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  24.  58
    Genocide and the Moral Agency of Ethnic Groups.Karen Kovach - 2006 - Metaphilosophy 37 (3-4):331–352.
  25.  36
    Between Genocide and “Genocide”.Berel Lang - 2011 - History and Theory 50 (2):285-294.
  26.  90
    Acknowledging and Rectifying the Genocide of American Indians: "Why is It That They Carry Their Lives on Their Fingernails?".William C. Bradford - 2006 - Metaphilosophy 37 (3-4):515–543.
  27.  12
    The Political Methodology of Genocide Denial.Elizabeth Strakosch - 2005 - Dialogue: Academy of the Social Sciences in Australia. 3 (3):1-23.
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  28. Buying Genocide, Part 3.Gary James Jason - 2017 - Liberty (9/26/17):1-11.
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  29.  3
    Reconciliation and Cultural Genocide: A Critique of Liberal Multicultural Strategies of Innocence.Elisabeth Paquette - 2020 - Hypatia 35 (1):143-160.
    The aim of this article is to interrogate the concept of cultural genocide. The primary context examined is the Government of Canada's recent attempt at reconciliation through the Truth and Reconciliation Commission. Drawing on the work of Audra Simpson, Glen Sean Coulthard, Kyle Powys Whyte, Stephanie Lumsden, and Luana Ross, I argue that cultural genocide, like cultural rights, is depoliticized, thus limiting the political impact these concepts can invoke. Following Sylvia Wynter, I also argue that the aims of (...)
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  30. Genocide: A Normative Account.Larry May - 2010 - Cambridge University Press.
    Larry May examines the normative and conceptual problems concerning the crime of genocide. Genocide arises out of the worst of horrors. Legally, however, the unique character of genocide is reduced to a technical requirement, that the perpetrator's act manifest an intention to destroy a protected group. From this definition, many puzzles arise. How are groups to be identified and why are only four groups subject to genocide? What is the harm of destroying a group and why (...)
     
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  31. Genocide and Social Death.Claudia Card - 2003 - Hypatia 18 (1):63-79.
    : Social death, central to the evil of genocide (whether the genocide is homicidal or primarily cultural), distinguishes genocide from other mass murders. Loss of social vitality is loss of identity and thereby of meaning for one's existence. Seeing social death at the center of genocide takes our focus off body counts and loss of individual talents, directing us instead to mourn losses of relationships that create community and give meaning to the development of talents.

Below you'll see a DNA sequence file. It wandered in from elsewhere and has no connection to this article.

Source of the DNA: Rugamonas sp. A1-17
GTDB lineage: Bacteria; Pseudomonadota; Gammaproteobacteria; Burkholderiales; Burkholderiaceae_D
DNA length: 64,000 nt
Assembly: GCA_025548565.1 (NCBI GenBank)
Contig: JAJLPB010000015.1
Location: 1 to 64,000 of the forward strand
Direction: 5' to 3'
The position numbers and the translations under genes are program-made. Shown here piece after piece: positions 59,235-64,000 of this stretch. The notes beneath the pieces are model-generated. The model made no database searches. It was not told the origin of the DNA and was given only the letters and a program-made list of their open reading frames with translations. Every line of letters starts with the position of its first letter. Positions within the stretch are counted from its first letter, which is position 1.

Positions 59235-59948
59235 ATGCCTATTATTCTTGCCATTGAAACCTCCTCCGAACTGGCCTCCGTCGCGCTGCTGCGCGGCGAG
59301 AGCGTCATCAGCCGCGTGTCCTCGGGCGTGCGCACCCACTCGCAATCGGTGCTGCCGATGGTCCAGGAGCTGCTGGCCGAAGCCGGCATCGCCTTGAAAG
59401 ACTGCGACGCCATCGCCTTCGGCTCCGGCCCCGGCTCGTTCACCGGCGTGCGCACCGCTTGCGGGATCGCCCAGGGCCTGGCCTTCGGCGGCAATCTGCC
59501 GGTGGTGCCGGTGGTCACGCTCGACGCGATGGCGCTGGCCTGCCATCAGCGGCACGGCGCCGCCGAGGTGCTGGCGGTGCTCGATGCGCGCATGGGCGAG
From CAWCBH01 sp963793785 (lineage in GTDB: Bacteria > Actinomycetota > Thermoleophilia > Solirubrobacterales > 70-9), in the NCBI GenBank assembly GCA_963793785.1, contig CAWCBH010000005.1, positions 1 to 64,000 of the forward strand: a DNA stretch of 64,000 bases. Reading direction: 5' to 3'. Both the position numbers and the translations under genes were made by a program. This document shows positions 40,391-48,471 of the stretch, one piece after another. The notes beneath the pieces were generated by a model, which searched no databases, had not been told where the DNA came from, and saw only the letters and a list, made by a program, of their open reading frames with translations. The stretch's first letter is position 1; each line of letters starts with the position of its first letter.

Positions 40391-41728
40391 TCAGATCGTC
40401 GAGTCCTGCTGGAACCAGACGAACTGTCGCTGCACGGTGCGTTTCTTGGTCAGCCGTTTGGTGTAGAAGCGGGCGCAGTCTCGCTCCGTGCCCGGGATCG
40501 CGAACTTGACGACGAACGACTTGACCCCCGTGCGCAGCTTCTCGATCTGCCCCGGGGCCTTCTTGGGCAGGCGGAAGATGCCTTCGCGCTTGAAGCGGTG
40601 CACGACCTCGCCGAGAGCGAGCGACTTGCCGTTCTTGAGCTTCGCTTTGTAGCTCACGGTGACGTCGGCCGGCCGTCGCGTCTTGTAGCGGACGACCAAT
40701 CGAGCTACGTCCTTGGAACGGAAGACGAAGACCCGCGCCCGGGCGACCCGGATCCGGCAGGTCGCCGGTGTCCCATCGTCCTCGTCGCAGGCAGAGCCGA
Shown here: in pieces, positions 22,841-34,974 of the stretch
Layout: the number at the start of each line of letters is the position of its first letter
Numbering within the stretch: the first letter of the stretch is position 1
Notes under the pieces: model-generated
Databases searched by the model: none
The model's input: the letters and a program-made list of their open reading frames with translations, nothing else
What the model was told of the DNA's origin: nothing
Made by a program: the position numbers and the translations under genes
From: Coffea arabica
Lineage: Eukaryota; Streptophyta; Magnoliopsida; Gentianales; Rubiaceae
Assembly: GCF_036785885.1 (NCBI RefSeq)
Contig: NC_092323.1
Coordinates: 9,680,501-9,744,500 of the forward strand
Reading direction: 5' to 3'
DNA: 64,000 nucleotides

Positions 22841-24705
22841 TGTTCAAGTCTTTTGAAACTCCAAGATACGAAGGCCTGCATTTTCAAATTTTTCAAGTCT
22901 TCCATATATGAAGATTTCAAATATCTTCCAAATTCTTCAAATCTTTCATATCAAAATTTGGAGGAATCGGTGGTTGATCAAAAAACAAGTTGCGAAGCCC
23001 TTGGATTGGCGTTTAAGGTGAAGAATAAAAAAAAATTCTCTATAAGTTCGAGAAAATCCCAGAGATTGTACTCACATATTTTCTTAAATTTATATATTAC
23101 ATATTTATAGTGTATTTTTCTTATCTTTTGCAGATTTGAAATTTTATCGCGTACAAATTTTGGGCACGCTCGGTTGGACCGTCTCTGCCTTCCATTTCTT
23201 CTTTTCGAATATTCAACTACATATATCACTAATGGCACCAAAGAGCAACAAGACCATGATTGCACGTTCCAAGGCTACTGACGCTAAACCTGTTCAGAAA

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  32.  15
    Genocide and Social Death.Claudia Card - 2003 - Hypatia 18 (1):63-79.
    Social death, central to the evil of genocide, distinguishes genocide from other mass murders. Loss of social vitality is loss of identity and thereby of meaning for one's existence. Seeing social death at the center of genocide takes our focus off body counts and loss of individual talents, directing us instead to mourn losses of relationships that create community and give meaning to the development of talents.
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  33.  35
    The Question of the Holocaust's Uniqueness: Was It Something More Than or Different From Genocide?Nigel Pleasants - 2016 - Journal of Applied Philosophy 33 (3):297-310.
    Dating back to the very beginning of our knowledge of the events that constituted the Holocaust, some historians, social scientists, philosophers, theologians and public intellectuals argue that it was a unique historical, or even trans-historical, event. The aim of this article is to clarify what the uniqueness question should be about and to ascertain whether there are good reasons for judging that the Holocaust is unique. It examines the core meanings of ‘unique’ that feature in the literature and identifies which (...)
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  34.  76
    Complicity and the Rwandan Genocide.Larry May - 2010 - Res Publica 16 (2):135-152.
    The Rwandan genocide of 1994 occurred due to widespread complicity. I will argue that complicity can be the basis for legal liability, even for criminal liability, if two conditions are met. First, the person’s actions or inactions must be causally efficacious at least in the sense that had the person not committed these actions or inactions the harm would have been made significantly less likely to occur. Second, the person must know that her actions or inactions risk contributing to (...)
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  35. Middle Agents as Marginalized: How the Rwanda Genocide Challenges Ethics From the Margins.Judith W. Kay - 2013 - Journal of the Society of Christian Ethics 33 (2):21-40.